While trapped in Jakarta traffic, seemingly hours away from your dinner destination, the instantly recognisable green uniform of a Go-Jek driver on his motorbike zips past you.
A feeling of envy washes over you: someone’s going to be enjoying their meal a long time before you are.
Go-Jek is a highly popular delivery service that shows how the shared economy is solving urban problems in Southeast Asia.
An army of some 10,000 Go-Jek motorcycle drivers whip around one of the world’s worst cities for traffic, delivering groceries, taking dinner orders and picking up Jakartans from their offices and transporting them home.
It’s a system that cuts right to the core of Jakarta’s traffic congestion – with a few swipes you can tell Go-Jek what you want, whether it’s a good bottle of Australian wine or the house keys you left at the office. Place your order and leave it to your dexterous motorcycle driver and his smartphone to do the rest.
In a city such as Jakarta, where a benevolent home culture seems to create order out of chaos, Go-Jek’s integration has been seamless. It’s also boosted the salaries of traditional ojek motorcycle taxis and couriers across the city.
Founder Nadiem Makarim, a Harvard-educated Jakartan, calls Go-Jek “the first company in the world to transform informal transport into a full-blown urban logistic solution”.
This isn’t the first major example of smartphone apps easing traffic woes in Southeast Asia either.
While cab companies in the western world are struggling to co-exist with taxi app Uber and the industry scrambles to adjust, a Malaysian entrepreneur addressed this issue with Grab Taxi.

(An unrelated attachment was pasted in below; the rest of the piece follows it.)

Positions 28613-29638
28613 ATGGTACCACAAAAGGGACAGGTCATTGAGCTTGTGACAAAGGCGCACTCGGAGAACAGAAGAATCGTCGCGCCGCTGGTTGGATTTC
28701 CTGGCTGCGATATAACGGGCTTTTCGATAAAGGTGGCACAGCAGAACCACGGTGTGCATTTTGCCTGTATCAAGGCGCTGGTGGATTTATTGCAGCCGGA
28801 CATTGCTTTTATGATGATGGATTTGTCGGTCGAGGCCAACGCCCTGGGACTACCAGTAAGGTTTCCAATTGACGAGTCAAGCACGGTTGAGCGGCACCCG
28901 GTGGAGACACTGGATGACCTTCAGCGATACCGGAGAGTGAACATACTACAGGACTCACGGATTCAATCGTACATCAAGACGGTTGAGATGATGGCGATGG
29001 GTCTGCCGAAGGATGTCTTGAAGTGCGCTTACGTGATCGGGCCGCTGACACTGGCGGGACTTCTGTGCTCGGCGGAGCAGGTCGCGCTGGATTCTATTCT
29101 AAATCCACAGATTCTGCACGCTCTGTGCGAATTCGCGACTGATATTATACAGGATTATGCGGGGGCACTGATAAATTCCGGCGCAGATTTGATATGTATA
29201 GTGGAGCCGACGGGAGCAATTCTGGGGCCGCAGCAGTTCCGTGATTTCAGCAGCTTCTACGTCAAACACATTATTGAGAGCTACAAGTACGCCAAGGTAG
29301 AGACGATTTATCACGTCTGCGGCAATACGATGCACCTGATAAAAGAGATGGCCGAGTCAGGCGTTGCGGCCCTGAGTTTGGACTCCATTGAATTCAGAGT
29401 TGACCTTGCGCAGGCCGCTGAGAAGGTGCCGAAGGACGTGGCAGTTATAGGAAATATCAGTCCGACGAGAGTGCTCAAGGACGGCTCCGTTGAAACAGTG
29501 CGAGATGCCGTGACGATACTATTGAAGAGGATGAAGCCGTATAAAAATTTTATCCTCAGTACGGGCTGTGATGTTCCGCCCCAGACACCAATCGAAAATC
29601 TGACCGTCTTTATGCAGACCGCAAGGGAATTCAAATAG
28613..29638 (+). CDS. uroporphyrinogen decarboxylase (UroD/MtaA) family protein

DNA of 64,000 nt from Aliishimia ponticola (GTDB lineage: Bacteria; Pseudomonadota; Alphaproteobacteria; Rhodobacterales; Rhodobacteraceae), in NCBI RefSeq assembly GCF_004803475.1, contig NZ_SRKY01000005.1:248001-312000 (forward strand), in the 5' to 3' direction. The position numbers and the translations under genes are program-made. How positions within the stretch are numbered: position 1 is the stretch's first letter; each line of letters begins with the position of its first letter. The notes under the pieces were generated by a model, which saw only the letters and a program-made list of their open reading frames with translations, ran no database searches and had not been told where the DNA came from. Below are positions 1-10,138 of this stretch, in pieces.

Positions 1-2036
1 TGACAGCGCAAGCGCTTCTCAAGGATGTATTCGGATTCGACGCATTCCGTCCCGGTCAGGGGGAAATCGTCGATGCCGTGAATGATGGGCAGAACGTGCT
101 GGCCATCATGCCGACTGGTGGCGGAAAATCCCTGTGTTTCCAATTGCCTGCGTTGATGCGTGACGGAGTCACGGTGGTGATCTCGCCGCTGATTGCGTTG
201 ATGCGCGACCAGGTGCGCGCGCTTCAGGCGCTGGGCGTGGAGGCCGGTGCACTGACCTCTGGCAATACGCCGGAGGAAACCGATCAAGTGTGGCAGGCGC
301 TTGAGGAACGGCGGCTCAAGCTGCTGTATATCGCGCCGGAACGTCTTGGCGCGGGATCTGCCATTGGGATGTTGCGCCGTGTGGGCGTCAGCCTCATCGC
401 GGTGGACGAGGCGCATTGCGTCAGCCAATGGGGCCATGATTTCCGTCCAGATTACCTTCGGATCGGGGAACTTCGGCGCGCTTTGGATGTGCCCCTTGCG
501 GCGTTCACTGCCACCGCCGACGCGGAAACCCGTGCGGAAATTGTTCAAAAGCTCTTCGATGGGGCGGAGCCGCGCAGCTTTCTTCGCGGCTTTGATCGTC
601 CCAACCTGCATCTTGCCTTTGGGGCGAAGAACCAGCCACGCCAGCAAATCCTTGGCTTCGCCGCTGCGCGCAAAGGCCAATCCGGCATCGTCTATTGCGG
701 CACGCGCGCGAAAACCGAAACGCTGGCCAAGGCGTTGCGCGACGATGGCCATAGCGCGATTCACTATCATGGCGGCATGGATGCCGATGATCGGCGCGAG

Grab Taxi, formed by two Harvard graduates in 2011, is now available in six Southeast Asian nations, taking an estimated seven bookings per second on its system.
It has taken the learnings from Uber and applied them to existing taxi networks offering passengers safe and reliable rides in these developing nations.
With the smartphone market in Southeast Asia enjoying rampant growth and app development being a fairly low-cost exercise, there seems to be little standing in the way of pioneering developers continuing to innovate in this sphere.
Yet while the private world is capitalising on these innovations, we are yet to see a major government success story drawing upon these opportunity. Ridwan Kamil, the mayor of Bandung in Indonesia who has more than 2 million followers across his Instagram and Twitter accounts, is pushing in the right direction.
His Tombol Panik or panic button app is streamlining emergency rescue efforts, allowing citizens in trouble to simply press a button on their phone to alert emergency services and the geographic data taken from their phone speeds up response times.
But back in Jakarta the big issues still need to be addressed. It’s estimated congestion costs the Indonesian economy almost US$5bn a year.
With this in mind, Jakarta’s governor has thrown down the gauntlet for Go-Jek’s founder, asking him to solve the major problem of empty delivery trucks clogging up Jakarta’s streets. It’s been reported that half of the trucks on Jakarta’s roads are empty.
And so Go-Truk will soon launch to address this problem, allowing users to capitalise on these empty spaces and perhaps make the city’s roads that little bit more manageable.
Nolan Giles is Monocle’s Singapore bureau chief.